If you keep your goats in a barn or a dry lot with hay feeding, you might want to supplement with a small amount of grain. The amount will vary depending on the size of your goat. Goats can colic easily from over eating concentrate feeds. Keep the feed outside of the barn. Voracious eaters, as most goats tend to be, will eat without stopping, so make sure you secure the feed. Feeding hay should keep them happy and provide nutrition and roughage. Fresh drinking water should always be available.

Nutrition & Health

Keeping goats requires that their health needs are tended to on a regular basis. In addition to making sure that you are feeding a quality forage to supplement any grazing, and providing fresh water each day, there are vaccinations to be updated and occasional de-worming medication that needs to be administered. The vaccinations given and the worming schedule is something that every goat owner should read up on and make their own decision about. If you are going to take your goats to shows, county fairs and other events, your decision may be different than others who have pet goats.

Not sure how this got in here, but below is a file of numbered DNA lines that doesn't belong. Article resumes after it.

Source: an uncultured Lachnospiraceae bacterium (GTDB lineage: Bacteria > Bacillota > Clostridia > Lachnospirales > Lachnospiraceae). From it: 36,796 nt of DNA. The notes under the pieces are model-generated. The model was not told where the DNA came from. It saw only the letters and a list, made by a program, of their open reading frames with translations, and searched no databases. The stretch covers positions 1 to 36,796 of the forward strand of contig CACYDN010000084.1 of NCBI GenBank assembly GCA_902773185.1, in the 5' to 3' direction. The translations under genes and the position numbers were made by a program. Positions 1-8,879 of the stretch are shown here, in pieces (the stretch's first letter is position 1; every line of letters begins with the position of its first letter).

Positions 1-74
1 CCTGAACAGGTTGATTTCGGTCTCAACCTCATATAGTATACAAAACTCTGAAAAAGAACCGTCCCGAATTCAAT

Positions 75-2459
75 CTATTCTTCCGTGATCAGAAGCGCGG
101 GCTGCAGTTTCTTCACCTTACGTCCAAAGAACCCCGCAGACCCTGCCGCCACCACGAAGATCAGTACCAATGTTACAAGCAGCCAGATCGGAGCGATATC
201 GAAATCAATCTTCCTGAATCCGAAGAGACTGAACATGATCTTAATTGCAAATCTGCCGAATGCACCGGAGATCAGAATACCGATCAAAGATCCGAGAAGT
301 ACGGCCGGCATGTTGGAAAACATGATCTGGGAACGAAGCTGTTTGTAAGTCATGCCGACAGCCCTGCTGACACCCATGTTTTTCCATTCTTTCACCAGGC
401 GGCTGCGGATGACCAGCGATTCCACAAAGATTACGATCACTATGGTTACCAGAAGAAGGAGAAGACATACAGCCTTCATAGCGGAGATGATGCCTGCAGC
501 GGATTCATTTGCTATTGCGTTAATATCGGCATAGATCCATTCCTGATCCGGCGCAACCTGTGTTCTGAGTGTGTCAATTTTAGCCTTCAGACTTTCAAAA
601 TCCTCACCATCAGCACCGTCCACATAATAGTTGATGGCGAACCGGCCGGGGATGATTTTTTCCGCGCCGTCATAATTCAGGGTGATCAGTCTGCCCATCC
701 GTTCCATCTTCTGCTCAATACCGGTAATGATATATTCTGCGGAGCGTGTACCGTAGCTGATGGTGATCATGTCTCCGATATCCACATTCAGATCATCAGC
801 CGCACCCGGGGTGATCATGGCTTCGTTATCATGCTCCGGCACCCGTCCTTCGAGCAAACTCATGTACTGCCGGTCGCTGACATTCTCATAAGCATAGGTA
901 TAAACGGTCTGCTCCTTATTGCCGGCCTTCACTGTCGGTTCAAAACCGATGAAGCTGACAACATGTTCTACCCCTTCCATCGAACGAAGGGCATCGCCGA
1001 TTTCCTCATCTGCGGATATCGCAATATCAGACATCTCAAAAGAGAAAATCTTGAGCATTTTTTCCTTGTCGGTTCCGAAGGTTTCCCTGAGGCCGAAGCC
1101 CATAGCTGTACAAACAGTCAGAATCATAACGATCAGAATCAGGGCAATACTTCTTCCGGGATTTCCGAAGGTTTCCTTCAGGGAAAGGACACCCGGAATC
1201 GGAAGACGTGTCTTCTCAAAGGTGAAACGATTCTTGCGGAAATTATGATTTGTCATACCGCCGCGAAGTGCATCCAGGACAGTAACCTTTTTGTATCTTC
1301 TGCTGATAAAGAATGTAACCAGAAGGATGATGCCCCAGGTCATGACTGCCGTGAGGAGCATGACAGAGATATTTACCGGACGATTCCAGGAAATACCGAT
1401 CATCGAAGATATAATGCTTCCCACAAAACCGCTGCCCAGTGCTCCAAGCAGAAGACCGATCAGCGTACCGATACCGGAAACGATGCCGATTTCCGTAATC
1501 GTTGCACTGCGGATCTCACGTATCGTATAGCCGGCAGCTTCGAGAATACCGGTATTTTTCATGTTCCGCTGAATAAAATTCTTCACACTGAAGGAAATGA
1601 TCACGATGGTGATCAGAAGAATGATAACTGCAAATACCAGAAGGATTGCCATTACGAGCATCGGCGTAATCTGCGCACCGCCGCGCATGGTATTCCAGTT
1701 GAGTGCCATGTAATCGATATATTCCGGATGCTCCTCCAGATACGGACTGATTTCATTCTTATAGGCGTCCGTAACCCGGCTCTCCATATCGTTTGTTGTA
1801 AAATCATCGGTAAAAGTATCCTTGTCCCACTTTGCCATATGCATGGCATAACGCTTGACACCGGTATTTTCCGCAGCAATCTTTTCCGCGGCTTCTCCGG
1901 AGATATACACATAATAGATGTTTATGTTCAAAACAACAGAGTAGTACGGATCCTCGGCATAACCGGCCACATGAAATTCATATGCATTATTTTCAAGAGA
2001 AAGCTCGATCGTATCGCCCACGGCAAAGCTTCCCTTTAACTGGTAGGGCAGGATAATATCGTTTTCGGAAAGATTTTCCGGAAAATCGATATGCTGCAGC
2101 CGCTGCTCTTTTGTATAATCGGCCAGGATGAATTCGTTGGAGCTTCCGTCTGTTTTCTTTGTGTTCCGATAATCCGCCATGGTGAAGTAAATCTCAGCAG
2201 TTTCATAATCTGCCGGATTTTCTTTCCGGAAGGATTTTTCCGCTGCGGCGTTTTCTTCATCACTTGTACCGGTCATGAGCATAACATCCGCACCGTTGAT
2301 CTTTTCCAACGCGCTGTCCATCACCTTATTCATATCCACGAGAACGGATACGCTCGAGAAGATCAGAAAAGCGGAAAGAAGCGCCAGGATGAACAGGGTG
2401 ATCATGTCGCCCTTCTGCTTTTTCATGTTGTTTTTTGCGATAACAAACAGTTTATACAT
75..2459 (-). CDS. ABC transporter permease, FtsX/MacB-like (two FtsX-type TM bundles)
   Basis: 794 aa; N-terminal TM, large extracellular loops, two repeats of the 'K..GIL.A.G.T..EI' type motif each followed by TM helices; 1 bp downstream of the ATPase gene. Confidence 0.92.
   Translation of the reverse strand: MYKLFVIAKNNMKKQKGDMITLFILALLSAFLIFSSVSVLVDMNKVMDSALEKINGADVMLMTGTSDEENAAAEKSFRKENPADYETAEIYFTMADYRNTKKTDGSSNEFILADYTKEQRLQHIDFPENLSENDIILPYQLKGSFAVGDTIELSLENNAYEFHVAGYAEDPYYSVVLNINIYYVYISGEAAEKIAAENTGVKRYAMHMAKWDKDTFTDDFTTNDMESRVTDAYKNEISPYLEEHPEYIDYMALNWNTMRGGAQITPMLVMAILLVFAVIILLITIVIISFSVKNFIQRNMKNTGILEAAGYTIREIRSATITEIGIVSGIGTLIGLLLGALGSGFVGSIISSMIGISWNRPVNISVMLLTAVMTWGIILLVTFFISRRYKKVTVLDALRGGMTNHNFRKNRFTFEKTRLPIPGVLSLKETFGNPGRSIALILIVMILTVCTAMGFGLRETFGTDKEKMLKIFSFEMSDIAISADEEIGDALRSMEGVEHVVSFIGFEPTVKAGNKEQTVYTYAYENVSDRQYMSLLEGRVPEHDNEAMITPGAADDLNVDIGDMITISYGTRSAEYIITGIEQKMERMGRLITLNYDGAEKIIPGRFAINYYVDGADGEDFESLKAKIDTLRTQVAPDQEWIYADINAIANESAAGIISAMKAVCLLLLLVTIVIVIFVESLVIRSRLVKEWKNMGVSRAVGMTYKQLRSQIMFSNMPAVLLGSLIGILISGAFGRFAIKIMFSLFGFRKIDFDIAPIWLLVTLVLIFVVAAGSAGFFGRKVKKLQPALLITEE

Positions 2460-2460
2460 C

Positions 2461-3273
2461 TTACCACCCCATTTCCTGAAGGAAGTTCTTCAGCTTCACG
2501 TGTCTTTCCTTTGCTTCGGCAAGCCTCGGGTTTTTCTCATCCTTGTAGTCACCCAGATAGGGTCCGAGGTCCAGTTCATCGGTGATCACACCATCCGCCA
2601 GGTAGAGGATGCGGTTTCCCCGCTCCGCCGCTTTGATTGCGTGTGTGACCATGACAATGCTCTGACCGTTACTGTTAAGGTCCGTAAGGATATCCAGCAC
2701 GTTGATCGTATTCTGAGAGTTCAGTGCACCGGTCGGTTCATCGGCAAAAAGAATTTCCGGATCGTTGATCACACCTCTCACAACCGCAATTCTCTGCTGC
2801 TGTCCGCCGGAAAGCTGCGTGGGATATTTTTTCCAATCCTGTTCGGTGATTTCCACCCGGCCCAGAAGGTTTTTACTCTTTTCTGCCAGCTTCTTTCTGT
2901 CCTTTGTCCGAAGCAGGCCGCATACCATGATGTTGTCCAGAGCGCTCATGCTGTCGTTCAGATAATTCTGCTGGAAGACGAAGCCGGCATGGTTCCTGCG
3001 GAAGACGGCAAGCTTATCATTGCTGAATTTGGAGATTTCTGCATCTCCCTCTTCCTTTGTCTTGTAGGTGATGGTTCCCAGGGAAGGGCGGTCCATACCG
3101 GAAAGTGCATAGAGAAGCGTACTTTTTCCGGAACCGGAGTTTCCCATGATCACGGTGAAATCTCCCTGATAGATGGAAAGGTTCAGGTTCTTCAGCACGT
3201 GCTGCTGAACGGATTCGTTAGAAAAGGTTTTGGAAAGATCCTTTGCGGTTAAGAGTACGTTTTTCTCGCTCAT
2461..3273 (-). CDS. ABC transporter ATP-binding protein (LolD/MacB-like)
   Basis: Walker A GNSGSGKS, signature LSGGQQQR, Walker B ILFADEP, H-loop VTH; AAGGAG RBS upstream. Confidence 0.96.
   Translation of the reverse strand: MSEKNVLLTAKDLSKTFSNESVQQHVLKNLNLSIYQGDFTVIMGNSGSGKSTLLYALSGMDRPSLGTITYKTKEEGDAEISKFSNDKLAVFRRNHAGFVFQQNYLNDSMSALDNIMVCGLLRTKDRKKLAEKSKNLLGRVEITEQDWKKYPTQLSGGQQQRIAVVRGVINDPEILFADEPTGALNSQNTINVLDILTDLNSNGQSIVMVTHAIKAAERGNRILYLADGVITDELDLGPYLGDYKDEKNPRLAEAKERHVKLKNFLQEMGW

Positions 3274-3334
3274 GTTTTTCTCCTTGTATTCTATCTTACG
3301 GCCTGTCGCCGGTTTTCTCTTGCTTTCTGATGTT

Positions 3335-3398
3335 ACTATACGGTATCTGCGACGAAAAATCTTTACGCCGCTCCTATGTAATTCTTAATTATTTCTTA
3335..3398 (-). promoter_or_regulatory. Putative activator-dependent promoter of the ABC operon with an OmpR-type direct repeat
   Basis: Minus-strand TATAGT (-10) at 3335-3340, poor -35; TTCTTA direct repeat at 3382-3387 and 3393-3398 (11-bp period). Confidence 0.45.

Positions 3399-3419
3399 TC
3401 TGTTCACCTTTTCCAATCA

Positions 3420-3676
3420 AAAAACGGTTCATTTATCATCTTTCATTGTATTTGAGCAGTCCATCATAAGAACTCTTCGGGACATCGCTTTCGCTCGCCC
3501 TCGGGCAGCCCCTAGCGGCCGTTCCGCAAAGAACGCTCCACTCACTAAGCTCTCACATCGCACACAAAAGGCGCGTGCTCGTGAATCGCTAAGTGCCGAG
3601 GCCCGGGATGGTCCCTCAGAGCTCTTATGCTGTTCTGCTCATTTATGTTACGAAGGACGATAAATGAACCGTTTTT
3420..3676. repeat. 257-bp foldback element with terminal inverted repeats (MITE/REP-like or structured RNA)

Caring for your goat's hooves

Goat's hooves need to be trimmed periodically to prevent infection and keep the animals comfortable. It can be stressful to trim your goat's feet if you've never done it before, but the process is fairly straightforward. Take your time, be gentle, and avoid trimming into the pink portion of the hoof. There are many hoof trimming tutorials on YouTube or consult a local trimmer to do your goats. Goats need their hooves maintained about once a month, more if they live in a wet, muddy climate/pen. Hoof rot can come quickly if their hooves aren't examined and trimmed regularly and can make your goat very lame.

A great example of a trimmed hoof. It should be level from heel to toe

Hooves should never get to this stage. Mud, feces and rocks will get trapped in the overgrown crevices of the hoof, causing lameness and hoof rot